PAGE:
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Robert Leckie - The Pacific

Robert Leckie - The Pacific American History Biographies Famous Historical Events World War II Visual Arts

Born in Philadelphia - on the 18th of December, 1920 - Robert Leckie grew up in a family of eight children.  Together with his two brothers and five sisters, he (the youngest son) experienced both fun and fury during his days of youth (which were mostly spent in Rutherford, New Jersey). 

It was a home in which he was surrounded by girls:

Girls, girls, girls.  You walked into a room, and it was filled with girls.  You went to the bathroom and there was a girl in it.  You wanted to make a telephone call, and the instrument had a girl attached to it.  You tried to go to bed, and there was a girl in it - and though this may have been an intriguing shock in later years, as I grew up it only reminded me that the enemy had me completely surrounded.  (Leckie, Lord, What a Family! - page 99.)

Leckie escaped by reading books - a practice he maintained throughout his life (including during the war):

Only through the reading of books could the girls be escaped.  This was a hint that I had taken from Foddy [Leckie's father].  As Mother said, he always had his nose in a book, sitting in his leather chair with the cap jammed down on his head and his body swathed in his robe.  (Leckie, Lord, What a Family! - page 99.)

The day after Japan attacked Pearl Harbor, Leckie left his boisterous family behind and joined the United States Marine Corps.  He saw action with the 1st Marines throughout the Pacific (as a machine gunner, among other things) and was hospitalized ten times.  Along the way, he earned his nickname:  "Lucky."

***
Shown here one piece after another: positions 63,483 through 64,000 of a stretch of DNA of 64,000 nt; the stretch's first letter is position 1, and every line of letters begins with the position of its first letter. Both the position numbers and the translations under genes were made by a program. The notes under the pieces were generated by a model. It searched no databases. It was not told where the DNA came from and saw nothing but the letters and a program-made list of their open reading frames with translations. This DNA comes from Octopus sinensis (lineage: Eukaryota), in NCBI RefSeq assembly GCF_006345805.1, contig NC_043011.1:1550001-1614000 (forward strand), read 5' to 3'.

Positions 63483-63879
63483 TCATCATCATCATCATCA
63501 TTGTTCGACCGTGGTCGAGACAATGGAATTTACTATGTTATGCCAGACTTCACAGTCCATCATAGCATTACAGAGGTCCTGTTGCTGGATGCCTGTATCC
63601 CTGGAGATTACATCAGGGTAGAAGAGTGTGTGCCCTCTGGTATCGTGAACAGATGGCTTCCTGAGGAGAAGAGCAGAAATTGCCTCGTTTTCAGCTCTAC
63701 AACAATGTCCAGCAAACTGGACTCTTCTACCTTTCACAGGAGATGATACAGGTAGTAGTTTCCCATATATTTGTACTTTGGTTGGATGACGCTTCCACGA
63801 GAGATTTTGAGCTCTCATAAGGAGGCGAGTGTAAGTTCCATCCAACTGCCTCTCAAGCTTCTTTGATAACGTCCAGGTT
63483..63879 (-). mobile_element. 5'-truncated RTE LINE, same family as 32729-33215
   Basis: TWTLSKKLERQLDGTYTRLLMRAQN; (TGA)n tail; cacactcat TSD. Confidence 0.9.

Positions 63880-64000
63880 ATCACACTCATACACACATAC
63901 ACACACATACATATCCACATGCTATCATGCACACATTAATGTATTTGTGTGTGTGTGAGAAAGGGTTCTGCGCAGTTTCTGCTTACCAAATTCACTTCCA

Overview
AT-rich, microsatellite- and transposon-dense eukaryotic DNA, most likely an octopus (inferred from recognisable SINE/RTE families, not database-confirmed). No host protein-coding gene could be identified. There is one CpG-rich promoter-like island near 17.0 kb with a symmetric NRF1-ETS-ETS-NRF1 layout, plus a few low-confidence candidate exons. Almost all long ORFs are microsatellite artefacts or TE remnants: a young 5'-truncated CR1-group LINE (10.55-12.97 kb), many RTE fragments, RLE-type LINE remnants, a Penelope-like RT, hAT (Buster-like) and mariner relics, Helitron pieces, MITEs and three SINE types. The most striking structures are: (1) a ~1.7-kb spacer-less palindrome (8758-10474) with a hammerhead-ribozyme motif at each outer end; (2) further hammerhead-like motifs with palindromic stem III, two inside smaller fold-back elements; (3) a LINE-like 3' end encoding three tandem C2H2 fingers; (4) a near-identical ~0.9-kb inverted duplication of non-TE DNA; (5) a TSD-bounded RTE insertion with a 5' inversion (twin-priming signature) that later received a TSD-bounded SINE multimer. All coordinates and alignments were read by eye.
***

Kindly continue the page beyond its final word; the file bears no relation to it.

Leckie fought in the battles of Guadalcanal and Cape Gloucester.  He describes some of the differences, between the two operations, in Helmet for My Pillow:

It was the jungle and the rain, too, that made New Britain[the island on which Cape Gloucester is located]so different from Guadalcanal.  I knew that it was going to be different the moment that I ran down the ramp of our L.C.I. and across a narrow black beach, scrambling up a small steep bank to burst from sunlight into the gloom of the jungle.  For, in that moment, the rains began to fall; and in that moment we began to hunt the foe.(Leckie, Helmet for My Pillow, pages 216-17.)

The Japanese were also hunting Marines, from the first moment the Americans stepped foot on Cape Gloucester.  One scout, from E Company, met a very difficult end:

To the north, one patrol discovered the body of an E Company scout who had been reported missing.  The area bore marks of a struggle, as though he had fought hand to hand.  His body bore dozens of bayonet wounds.  They had used him for bayonet practice.  In his mouth they had stuffed flesh they had cut from his arm.  His buddies said he had had a tattoo there - the Marine emblem, the fouled anchor and the globe.  The Japs cut it off and stuffed it in his mouth.(Leckie, Helmet for My Pillow, pages 217-18.)

Despite the constant rain and horrors of living and fighting on New Britain, Leckie and his fellow Marines defeated the Japanese there:

On the sunless shores of New Britain, where the rain forest crowded steeply down to the sea, we of the First Marine Division came back to the assault, and it was here that we cut the Japanese to pieces, literally, when that devouring jungle did not dissolve them; and it was here that we pitied them.